Object of My Affection, The

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A movie review by James Berardinelli



Object of My Affection, The

ROMANCE/COMEDY:

United States, 1998

U.S. Release Date:

1998-04-17

Running Length:

1:50

MPAA Classification:

R (Sexual Content, Profanity)

Theatrical Aspect Ratio:

1.85:1

Cast:

Jennifer Aniston, Paul Rudd, John Pankow, Timothy Daly, Amo Gulinello, Allison Janney, Alan Alda, Nigel Hawthorne

Director:

Nicholas Hytner

Screenplay:

Wendy Wasserstein based on the novel by Stephen McCauley

Cinematography:

Oliver Stapleton

Music:

George Fenton

U.S. Distributor:

20th Century Fox

Subtitles:

none


The Object of My Affection, based on the novel of the same name by Stephen McCauley, is a pleasant romantic comedy that asks (and tries to answer) questions about the nature of love, sex, family, and friendship. And, while some of the solutions are a little facile, the film nevertheless succeeds, due in large part to a luminous performance by Jennifer Aniston and the effectively-developed central relationship between Aniston's Nina Borowski, a pregnant twentysomething heterosexual, and George Hanson (Paul Rudd), a gay man in the same age range.

In most movies, friendships are the equivalent of cinematic side orders. Especially in contemporary productions, almost every main character has to have a best friend. This facilitates character development and allows secondary interaction. Rarely, however, is friendship the point of a movie. That's not the case in The Object of My Affection, which, although it is a little about sex and love, is much more about the undemanding, casual affection that builds between real friends. The chemistry between Aniston and Rudd is perfect in establishing this relationship. They have a real camaraderie which is only occasionally spiced up by a hint of sexual tension.

George and Nina meet at a dinner party that neither of them is enjoying. They soon discover that they have a great deal in common, and the fact that she's straight and he's gay makes them ideal candidates for roommates. Once George's current relationship with a egotistical doctor (Timothy Daly) comes to an end, George moves into a bedroom in Nina's Brooklyn apartment. The two quickly become best friends, with a closeness that is so extreme that, when Nina becomes pregnant by her boyfriend, Vince (Mad About You's Ira, John Pankow), she tells George first. Problems arise, however, when Nina begins to fall for George while he simultaneously becomes interested in a young actor (Amo Gulinello).

Jennifer Aniston's movie career has proceeded along an interesting trajectory. She broke into the big screen business in Leprechaun, a low-budget horror flick that she would probably prefer to forget about. Following a meteoric rise accompanying her participation in TV's Friends, she gave a plastic performance in Edward Burns' She's the One. In her first feature starring role, Picture Perfect, she showed hints of the charisma that has earner her a legion of loyal fans, but not until The Object of My Affection has she truly sparkled. As Nina, Aniston not only displays a surprising capacity for both comedy and drama, but she shines with the kind of star quality that only a handful of current performers exhibit. The Object of My Affection is clearly better because of her, not in spite of her.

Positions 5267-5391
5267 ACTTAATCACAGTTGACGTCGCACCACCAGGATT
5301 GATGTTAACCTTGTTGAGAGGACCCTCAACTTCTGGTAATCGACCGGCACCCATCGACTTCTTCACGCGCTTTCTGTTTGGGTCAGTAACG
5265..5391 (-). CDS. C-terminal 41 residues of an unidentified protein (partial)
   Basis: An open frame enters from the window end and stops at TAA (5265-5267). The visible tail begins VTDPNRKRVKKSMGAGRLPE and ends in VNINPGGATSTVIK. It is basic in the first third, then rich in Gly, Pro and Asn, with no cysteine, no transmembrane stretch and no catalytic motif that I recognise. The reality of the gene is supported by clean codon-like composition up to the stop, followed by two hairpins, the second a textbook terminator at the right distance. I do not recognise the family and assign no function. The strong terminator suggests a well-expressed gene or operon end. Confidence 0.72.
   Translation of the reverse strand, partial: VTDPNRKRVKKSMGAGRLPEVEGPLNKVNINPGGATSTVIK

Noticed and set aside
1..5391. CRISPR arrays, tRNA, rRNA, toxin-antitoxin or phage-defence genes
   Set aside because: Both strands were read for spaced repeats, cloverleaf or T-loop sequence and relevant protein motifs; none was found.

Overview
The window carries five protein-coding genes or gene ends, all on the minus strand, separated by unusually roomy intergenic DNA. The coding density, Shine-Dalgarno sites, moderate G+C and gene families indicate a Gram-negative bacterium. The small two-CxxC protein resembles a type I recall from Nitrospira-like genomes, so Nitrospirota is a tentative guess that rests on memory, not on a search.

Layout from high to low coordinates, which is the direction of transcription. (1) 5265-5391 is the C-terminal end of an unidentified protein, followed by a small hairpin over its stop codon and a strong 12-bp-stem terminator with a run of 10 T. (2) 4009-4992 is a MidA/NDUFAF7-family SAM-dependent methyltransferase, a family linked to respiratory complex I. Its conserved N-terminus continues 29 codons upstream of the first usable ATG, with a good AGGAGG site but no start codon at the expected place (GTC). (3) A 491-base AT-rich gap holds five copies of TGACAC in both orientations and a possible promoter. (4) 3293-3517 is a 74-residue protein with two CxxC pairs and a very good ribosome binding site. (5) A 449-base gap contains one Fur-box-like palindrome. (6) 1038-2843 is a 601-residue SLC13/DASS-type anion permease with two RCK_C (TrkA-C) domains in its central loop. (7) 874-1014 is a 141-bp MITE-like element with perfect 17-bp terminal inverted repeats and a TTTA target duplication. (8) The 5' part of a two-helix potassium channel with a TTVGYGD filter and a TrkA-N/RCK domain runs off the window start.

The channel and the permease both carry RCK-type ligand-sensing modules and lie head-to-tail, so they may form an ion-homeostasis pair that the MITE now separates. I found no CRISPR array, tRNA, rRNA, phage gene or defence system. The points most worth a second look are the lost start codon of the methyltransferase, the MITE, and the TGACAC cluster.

Nina's platonic/would-be-romantic opposite, George, as portrayed by Paul Rudd (Clueless), is likable. This isn't a standout performance, but Rudd is good enough to convince us that his character feels genuine affection for Nina. Alan Alda, who has a supporting part as Nina's brother-in-law, provides a fair share of humor in an openly-comic role. And Nigel Hawthorne once again proves his strength as an actor by fashioning a memorable individual out of what is little more than a bit part. Hawthorne's Rodney Fraser is the kind of sad, lonely man who effortlessly captures one's pity.

Many aspects of The Object of My Affection are not new to movies. In fact, the central theme, which struggles with the similarities and differences between sexual and platonic love, has been more fully explored in recent historical features like Carrington and Mrs. Brown (ideas presented in the former bear an especially strong resemblance to those developed here). On the contemporary side, Kevin Smith's Chasing Amy travels a similar path (albeit to a different destination) with Chasing Amy, about a straight man who falls for a lesbian. The one thing that all of these films have over The Object of My Affection is an edge each of them tries something a little unconventional and risky, while this movie attempts to be a crowd-pleaser.

This is apparently director Nicholas Hytner's push to make a mainstream Hollywood movie. The respected British director, whose best-known effort is probably The Madness of King George, has a keen sense of character and a good feel for the details of a friendship, and these are the reasons why The Object of My Affection, which has a pleasant (but not superlative) script, work. For, while many of the secondary relationships are sketchily-developed and occasionally hard-to-swallow, the connection between George and Nina is so strong and believable that it draws us into their world and allows us to root for the seemingly-improbable happy ending.





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